W.C. MEYER and his son were hiding underneath Conrad's wagon when the lightning struck the oil stills. The boy became frightened and bolted from underneath the wagon with his father chasing after him. They cleared the grove as did Mr. HEINZ, who by now had unhitched his horse. At about this moment, the storm moved into the grove and uprooted five of the larger trees sending them crashing down in a confused state just missing the Meyers, but a falling limb struck Mr. HEINZ's horse probably fracturing its skull as HEINZ later said "It closed up his eye and swelled his head. He may get over it."

The first tree to be uprooted was the one in which Conrad's wagon was standing beside. Lightning struck the massive oak, splitting its trunk and the force of the wind picked the tree straight up into the air and then sent it crashing down on top of the wagon destroying the top, bed, running gears and one rear wheel and sinking the wagon into the mud, burying it up to the axles.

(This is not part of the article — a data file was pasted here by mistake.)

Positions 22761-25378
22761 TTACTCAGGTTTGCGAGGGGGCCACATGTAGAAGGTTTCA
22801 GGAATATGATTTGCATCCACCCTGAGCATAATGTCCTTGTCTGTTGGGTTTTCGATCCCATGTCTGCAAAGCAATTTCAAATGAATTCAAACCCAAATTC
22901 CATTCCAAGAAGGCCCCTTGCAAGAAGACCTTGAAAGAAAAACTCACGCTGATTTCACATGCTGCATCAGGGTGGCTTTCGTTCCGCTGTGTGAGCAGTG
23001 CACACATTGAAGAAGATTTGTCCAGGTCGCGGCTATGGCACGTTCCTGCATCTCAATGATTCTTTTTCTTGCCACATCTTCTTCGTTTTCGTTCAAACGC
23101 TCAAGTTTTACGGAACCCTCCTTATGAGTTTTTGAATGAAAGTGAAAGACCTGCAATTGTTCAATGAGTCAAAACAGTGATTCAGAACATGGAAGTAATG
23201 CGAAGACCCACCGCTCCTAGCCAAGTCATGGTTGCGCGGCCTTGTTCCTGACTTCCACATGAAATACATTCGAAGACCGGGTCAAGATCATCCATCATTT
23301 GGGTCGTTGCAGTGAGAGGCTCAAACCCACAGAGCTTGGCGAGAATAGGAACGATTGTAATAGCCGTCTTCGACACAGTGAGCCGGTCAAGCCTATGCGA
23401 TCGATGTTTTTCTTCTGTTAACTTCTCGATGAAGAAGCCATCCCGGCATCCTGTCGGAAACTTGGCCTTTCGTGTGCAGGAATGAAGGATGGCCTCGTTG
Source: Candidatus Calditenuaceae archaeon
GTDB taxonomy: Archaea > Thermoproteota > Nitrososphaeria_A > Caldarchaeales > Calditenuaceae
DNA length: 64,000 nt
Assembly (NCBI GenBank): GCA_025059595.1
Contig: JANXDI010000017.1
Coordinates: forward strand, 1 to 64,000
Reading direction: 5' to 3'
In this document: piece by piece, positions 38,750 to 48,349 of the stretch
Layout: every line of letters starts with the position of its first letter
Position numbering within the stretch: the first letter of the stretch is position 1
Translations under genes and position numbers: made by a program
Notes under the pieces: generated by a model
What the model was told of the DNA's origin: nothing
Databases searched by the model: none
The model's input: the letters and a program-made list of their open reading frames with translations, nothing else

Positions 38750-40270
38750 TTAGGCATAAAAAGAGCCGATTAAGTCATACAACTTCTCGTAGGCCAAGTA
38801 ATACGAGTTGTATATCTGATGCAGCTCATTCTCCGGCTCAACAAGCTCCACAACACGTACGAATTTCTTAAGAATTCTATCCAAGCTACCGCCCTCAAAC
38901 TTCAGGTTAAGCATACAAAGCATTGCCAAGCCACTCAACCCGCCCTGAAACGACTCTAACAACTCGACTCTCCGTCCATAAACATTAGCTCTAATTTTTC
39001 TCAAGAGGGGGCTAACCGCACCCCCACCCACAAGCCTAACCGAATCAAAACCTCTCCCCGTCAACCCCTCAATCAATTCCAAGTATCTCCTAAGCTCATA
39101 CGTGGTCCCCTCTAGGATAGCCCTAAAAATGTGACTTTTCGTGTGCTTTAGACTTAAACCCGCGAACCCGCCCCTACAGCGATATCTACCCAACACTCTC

Furious Weather Causes Death and Injuries!

Ursula RIETHMILLER, wife of Conrad, was holding 15 month old William, their son, in the wagon during the unfolding of these events. The tree smashed into the wagon crushing her skull, breaking her leg and killing her instantly. She fell on top of the infant and he smothered to death under her. The oldest daughter, Annie Elizabeth was bruised up badly and Conrad was struck in the chest, another child had his leg broken, while another sustained a fractured ankle. Frederick RIETHMILLER was struck in the head, though not seriously and Charles RIETHMILLER had his back sprained. A Mrs. STOEPNER, a resident of Etna, was struck on the head and died, most likely instantly.

Pastor WALZ's 8 year old son, Ludwig, was also in Conrad's wagon and died of a blow to the head. Annie GEISLER, about 20 years of age, was injured seriously. She was struck in the head and chest and soon began to bleed internally. Lizzie BURGUND, a 13 year old girl was struck in the back, which broke. Lizzie KRAFTS suffered a broken leg.

A different tree fell upon another wagon with approximately 20 people inside. Two sons of Peter PRAGER (President of the Sharpsburg and Etna Savings Bank) were killed. Willie PRAGER, 16 years old, died from a fractured skull as did his brother, 9 year old Hermann, who was caught under one of the heavy branches and struck on the head so hard it reportedly flattened his skull and spilled his brains upon the ground.